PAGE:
a French enthusiast, and the founder of the religious sect known as Labadists. was born at Bourg, in Guienne, Feb. 13, 1610. Educated in the Jesuits' school at Bordeaux, he entered their order, began the study of theology in 1626, and soon distinguished himself as a preacher. Struck with the abuses existing in the Romish Church, he clamored for reform. but, meeting with no encouragement in his order, he left it to join the Fathers of the Oratory in 1639, and very shortly afterwards the Jansenists. In 1640 he was appointed canon of Amiens, and at once inaugurated various reforms. He held conventicles for the purpose of Bible reading, and administered the Lord's Supper in both kinds to the people. To prevent his progress, he was removed in 1646, and sent as preacher and inspector to the convents of the third order of St. Francis in Guienne. Still persecuted by the Jesuits, he joined the Reformed Church at Montauban in 1650, and entered the Protestant ministry under very auspicious circumstances. In 1657 he became pastor in Orange, and in 1659 in Geneva. In both situations he exerted himself to the utmost for the restoration of apostolic religion on Pietistic principles, and gained many partisans, especially in Geneva. In 1666 he became pastor of a Walloon church in Middelburg, but, by the machinations of his enemies, was obliged to leave it, and in 1669 went to Amsterdam, where his followers soon formed a distinct religious sect, known as LABADISTS. Peter Yvon was one of their preachers. Having been expelled from the country as a separatist, Labadie went in 1670 to Hereford, where, through the influence of his disciple, the learned Anna Marie von Schurmann (who appears to have become his wife afterwards), he was protected by the princess Elizabeth. But, again driven away (in 1674) by the authorities as an Anabaptist, he went successively to Bremen and Altona. Here he managed, with the assistance of Peter Yvon and De Lignon, to hold private meetings and to disseminate his doctrines. He died at Altona Feb. 13, 1674. His principal works are, Le herault du grand roi Jesus (Amst. 1667, 12mo):- Le vseitable exorcisme, ou l'unique moyen de chasser le Diable du monde Chretien (Amsterd. 1667, 12mo):-Le chant royal du roi Jesus-Christ (Amsterd. 1670,12mo):-Les saintes Decades (Amst. 1671, 8vo):-L'empire du St. Esprit (Amst. 1671, 12mo): — La reformation de l'iglise; La jeune religieuse; L'carrivee apostolique; Abregy du Christianisme (transl. into German, Frankf. 1742); etc.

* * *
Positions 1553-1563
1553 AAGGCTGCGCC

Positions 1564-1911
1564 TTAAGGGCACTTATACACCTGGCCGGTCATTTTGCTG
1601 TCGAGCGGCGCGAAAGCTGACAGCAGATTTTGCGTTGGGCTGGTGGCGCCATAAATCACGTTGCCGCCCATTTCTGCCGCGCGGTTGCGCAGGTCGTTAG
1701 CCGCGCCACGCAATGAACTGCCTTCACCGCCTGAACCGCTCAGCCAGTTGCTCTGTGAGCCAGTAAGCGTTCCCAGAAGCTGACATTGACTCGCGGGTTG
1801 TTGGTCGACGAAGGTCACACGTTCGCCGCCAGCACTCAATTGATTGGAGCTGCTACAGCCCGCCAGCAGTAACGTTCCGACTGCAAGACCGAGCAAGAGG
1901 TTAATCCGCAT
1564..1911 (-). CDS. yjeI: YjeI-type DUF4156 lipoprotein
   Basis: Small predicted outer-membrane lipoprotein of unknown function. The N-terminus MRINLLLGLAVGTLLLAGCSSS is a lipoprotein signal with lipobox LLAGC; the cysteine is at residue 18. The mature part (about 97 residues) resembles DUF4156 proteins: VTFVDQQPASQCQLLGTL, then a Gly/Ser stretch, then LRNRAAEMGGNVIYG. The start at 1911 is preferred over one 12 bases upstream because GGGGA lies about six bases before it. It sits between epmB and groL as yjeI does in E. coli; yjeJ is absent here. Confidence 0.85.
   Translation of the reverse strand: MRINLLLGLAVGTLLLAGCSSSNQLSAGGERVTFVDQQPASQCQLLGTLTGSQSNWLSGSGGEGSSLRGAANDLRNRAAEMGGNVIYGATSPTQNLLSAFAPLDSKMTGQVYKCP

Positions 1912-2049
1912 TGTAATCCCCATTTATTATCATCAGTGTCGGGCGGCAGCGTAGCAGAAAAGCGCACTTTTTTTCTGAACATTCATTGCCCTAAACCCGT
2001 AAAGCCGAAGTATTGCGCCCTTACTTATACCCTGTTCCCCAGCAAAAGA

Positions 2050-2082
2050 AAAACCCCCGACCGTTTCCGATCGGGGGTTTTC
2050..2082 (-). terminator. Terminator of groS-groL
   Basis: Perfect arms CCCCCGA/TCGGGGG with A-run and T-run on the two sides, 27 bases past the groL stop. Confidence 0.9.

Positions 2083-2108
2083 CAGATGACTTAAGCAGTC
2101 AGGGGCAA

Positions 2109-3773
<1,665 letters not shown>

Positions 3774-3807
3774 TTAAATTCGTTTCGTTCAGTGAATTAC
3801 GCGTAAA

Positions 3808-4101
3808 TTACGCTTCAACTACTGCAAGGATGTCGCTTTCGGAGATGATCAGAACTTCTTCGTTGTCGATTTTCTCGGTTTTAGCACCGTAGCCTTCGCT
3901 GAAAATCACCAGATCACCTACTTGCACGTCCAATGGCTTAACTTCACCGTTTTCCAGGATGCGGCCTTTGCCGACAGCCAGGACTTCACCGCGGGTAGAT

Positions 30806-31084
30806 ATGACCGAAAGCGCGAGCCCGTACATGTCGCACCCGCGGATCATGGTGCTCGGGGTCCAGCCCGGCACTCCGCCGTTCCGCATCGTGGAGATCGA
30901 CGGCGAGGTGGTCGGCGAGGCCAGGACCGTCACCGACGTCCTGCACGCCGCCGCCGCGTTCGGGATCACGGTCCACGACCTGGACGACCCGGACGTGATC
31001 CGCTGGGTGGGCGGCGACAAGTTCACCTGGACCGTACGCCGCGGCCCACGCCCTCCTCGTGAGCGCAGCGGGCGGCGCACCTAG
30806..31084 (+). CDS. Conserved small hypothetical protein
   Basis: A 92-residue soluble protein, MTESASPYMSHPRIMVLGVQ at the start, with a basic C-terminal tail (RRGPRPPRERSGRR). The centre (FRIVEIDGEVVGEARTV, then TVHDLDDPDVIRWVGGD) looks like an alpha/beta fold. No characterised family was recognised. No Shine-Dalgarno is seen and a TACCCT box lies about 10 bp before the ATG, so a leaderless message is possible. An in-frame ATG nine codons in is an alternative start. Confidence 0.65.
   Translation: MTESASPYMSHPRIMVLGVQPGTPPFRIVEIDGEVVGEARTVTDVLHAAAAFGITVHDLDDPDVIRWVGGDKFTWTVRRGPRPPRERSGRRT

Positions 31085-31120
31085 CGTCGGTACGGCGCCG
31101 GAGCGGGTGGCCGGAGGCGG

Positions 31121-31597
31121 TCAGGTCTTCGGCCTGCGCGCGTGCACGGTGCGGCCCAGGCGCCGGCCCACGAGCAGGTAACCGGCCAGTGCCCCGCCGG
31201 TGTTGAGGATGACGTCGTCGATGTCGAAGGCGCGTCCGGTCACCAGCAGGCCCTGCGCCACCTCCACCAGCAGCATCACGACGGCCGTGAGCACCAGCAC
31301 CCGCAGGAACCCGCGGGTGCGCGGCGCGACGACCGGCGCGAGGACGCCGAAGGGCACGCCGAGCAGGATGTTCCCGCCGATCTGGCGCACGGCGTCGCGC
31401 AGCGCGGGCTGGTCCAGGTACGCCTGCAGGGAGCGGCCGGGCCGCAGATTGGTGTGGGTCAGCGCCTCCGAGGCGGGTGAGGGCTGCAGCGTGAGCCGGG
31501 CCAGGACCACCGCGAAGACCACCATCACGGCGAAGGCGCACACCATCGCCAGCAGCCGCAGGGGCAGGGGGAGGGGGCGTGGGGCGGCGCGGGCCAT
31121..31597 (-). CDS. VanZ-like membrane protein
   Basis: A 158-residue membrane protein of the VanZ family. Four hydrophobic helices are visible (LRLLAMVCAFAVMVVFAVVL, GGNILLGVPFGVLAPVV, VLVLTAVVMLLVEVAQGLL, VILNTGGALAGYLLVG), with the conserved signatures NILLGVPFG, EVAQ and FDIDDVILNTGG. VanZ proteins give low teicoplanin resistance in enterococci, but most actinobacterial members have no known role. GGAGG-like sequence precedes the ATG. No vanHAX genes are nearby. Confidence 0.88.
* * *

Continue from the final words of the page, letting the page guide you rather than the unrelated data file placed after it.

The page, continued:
According to their confession of faith (Declaration d. reinen Lehre u. d. gesunden Glaubens d. Joh. de L., etc., Heref. 1671), the Labadists did not entirely differ from the Reformed Church, whose symbolic books they accepted. They supported themselves by manual labor. and, after the example of the primitive Church, possessed everything in common; they insisted that great stress is to be laid on the internal light, and that it alone can make the outer revelation intelligible. They, however, declared against infant baptism; also against the second baptism of the Anabaptists; and rejected the observance of the Sabbath on the plea that for them life was a perpetual Sabbath, etc. The reproach of immorality which some Roman Catholic writers have preferred against them is unfounded; they recognised and honored the institution of matrimony. After Labadie's death his followers removed to Wiewert, in the duchy of Cleves, but gained few adherents, and the sect gradually disappeared about the middle of the 18th century. At the opening of the 18th century they attempted to establish themselves in the United States of America; a few of their number settled on the banks of the Hudson River as missionaries, but they do not seem to have taken a special hold. See A. Pauli and J. Hund, Antilabadie (Hamm, 1671,4to); L. G. Engelschall, Richtige Vorurtheile d. heutigen Welt (1716), p. 652-682; Dr. Schotel, A. M. v. Schurmann (Hertogenb. 1853); Arnold, Kirchen u. Ketzergesch, ii, 680; Hagenbach, Gesch. der Reformation, 4:407 sq.; Gobel, Gesch. d. christl. Lebens in d. Rheinisch- Westpholischen evangel. Kirche (Coblenz, 1852), vol. ii; Zeitschr. d. histor. theol. 1853, 1854.